A geometry-guided deep learning technique for CBCT reconstruction.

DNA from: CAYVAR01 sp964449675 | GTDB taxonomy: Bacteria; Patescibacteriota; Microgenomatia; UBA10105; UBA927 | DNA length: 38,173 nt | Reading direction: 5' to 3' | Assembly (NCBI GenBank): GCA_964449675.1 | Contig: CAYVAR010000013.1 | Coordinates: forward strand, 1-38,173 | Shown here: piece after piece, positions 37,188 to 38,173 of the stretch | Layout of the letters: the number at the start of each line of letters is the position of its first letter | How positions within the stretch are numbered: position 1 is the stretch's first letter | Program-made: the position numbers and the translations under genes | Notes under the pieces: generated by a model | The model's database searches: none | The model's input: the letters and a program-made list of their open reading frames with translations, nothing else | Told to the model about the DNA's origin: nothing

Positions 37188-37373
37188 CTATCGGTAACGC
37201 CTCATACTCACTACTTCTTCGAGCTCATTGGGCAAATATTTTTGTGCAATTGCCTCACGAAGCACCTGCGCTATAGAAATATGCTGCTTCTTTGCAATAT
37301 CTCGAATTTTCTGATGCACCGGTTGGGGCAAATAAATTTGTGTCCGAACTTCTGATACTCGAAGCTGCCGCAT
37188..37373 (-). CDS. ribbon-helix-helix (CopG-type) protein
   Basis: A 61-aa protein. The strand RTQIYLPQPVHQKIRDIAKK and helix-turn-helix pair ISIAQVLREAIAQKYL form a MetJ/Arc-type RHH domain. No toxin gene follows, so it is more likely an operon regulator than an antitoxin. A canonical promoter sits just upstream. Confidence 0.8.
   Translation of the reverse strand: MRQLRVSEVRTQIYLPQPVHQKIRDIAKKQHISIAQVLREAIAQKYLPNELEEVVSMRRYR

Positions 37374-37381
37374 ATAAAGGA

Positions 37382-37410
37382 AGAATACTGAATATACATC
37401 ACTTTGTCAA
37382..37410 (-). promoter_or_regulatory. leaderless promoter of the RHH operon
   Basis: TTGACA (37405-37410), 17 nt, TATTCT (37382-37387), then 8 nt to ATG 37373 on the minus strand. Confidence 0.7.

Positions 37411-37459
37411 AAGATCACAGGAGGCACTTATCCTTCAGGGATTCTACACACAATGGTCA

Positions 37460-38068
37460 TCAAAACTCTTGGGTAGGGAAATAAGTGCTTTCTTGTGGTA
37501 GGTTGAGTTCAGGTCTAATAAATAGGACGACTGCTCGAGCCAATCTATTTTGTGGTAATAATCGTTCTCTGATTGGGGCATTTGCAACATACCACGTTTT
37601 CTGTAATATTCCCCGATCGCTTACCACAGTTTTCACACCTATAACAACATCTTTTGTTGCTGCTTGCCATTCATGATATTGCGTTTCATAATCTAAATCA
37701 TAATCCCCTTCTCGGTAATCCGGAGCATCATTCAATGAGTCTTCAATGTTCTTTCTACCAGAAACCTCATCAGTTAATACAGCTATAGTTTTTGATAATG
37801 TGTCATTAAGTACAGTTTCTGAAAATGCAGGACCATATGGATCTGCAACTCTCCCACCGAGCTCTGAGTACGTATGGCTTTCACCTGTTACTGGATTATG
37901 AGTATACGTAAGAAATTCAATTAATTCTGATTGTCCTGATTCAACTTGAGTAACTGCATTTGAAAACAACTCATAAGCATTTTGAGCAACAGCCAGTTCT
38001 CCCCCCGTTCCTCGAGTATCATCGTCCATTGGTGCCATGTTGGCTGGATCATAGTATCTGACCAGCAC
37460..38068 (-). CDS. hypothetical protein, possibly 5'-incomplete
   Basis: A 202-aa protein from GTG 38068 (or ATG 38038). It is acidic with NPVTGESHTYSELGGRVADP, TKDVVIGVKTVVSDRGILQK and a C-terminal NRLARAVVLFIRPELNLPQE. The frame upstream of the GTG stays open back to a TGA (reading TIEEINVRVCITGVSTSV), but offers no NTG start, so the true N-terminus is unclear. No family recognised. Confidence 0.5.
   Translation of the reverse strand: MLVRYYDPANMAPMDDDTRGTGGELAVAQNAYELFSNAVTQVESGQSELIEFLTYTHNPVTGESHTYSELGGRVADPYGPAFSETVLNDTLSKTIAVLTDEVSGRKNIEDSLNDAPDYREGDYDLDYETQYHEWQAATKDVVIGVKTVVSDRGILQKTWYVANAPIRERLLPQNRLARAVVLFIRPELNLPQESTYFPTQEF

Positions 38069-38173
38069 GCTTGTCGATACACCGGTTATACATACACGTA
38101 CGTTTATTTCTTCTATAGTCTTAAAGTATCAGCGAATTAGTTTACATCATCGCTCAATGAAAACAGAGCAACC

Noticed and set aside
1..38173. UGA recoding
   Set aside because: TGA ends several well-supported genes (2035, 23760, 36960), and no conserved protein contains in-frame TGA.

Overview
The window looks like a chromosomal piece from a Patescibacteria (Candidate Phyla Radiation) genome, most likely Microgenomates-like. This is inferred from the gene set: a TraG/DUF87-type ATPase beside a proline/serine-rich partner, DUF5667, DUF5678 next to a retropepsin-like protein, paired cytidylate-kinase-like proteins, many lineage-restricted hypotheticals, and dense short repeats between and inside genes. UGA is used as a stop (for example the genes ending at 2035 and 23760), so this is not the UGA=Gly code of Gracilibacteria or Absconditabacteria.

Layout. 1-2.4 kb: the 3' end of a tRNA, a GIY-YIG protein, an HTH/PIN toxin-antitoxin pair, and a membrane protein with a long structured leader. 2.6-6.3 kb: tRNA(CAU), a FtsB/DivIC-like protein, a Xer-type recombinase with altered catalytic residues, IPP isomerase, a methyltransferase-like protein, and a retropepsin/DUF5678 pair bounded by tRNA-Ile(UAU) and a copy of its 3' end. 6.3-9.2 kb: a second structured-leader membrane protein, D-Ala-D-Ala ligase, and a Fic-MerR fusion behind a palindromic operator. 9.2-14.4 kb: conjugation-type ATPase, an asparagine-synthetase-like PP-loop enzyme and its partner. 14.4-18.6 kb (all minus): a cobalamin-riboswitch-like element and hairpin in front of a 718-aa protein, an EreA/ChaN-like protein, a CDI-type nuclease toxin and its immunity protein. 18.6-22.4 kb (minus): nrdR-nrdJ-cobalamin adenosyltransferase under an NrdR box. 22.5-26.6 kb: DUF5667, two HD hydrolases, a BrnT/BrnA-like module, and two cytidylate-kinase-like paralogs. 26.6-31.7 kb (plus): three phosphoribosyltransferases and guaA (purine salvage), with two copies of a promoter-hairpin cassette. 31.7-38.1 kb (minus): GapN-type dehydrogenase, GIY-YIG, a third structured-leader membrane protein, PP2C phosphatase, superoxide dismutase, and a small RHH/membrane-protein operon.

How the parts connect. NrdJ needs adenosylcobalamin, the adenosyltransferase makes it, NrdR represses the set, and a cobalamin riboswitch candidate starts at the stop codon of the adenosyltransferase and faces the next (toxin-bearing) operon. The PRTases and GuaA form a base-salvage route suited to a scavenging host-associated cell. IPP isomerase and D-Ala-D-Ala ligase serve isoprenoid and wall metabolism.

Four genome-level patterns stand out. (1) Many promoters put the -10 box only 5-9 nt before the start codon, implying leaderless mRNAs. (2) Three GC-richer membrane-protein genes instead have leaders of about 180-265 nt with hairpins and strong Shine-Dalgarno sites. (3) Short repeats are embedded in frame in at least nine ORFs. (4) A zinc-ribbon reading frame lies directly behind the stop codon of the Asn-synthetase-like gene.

Purpose.Although deep learning (DL) technique has been successfully used for computed tomography (CT) reconstruction, its implementation on cone-beam CT (CBCT) reconstruction is extremely challenging due to memory limitations. In this study, a novel DL technique is developed to resolve the memory issue, and its feasibility is demonstrated for CBCT reconstruction from sparsely sampled projection data.Methods.The novel geometry-guided deep learning (GDL) technique is composed of a GDL reconstruction module and a post-processing module. The GDL reconstruction module learns and performs projection-to-image domain transformation by replacing the traditional single fully connected layer with an array of small fully connected layers in the network architecture based on the projection geometry. The DL post-processing module further improves image quality after reconstruction. We demonstrated the feasibility and advantage of the model by comparing ground truth CBCT with CBCT images reconstructed using (1) GDL reconstruction module only, (2) GDL reconstruction module with DL post-processing module, (3) Feldkamp, Davis, and Kress (FDK) only, (4) FDK with DL post-processing module, (5) ray-tracing only, and (6) ray-tracing with DL post-processing module. The differences are quantified by peak-signal-to-noise ratio (PSNR), structural similarity index measure (SSIM), and root-mean-square error (RMSE).Results.CBCT images reconstructed with GDL show improvements in quantitative scores of PSNR, SSIM, and RMSE. Reconstruction time per image for all reconstruction methods are comparable. Compared to current DL methods using large fully connected layers, the estimated memory requirement using GDL is four orders of magnitude less, making DL CBCT reconstruction feasible.Conclusion.With much lower memory requirement compared to other existing networks, the GDL technique is demonstrated to be the first DL technique that can rapidly and accurately reconstruct CBCT images from sparsely sampled data.
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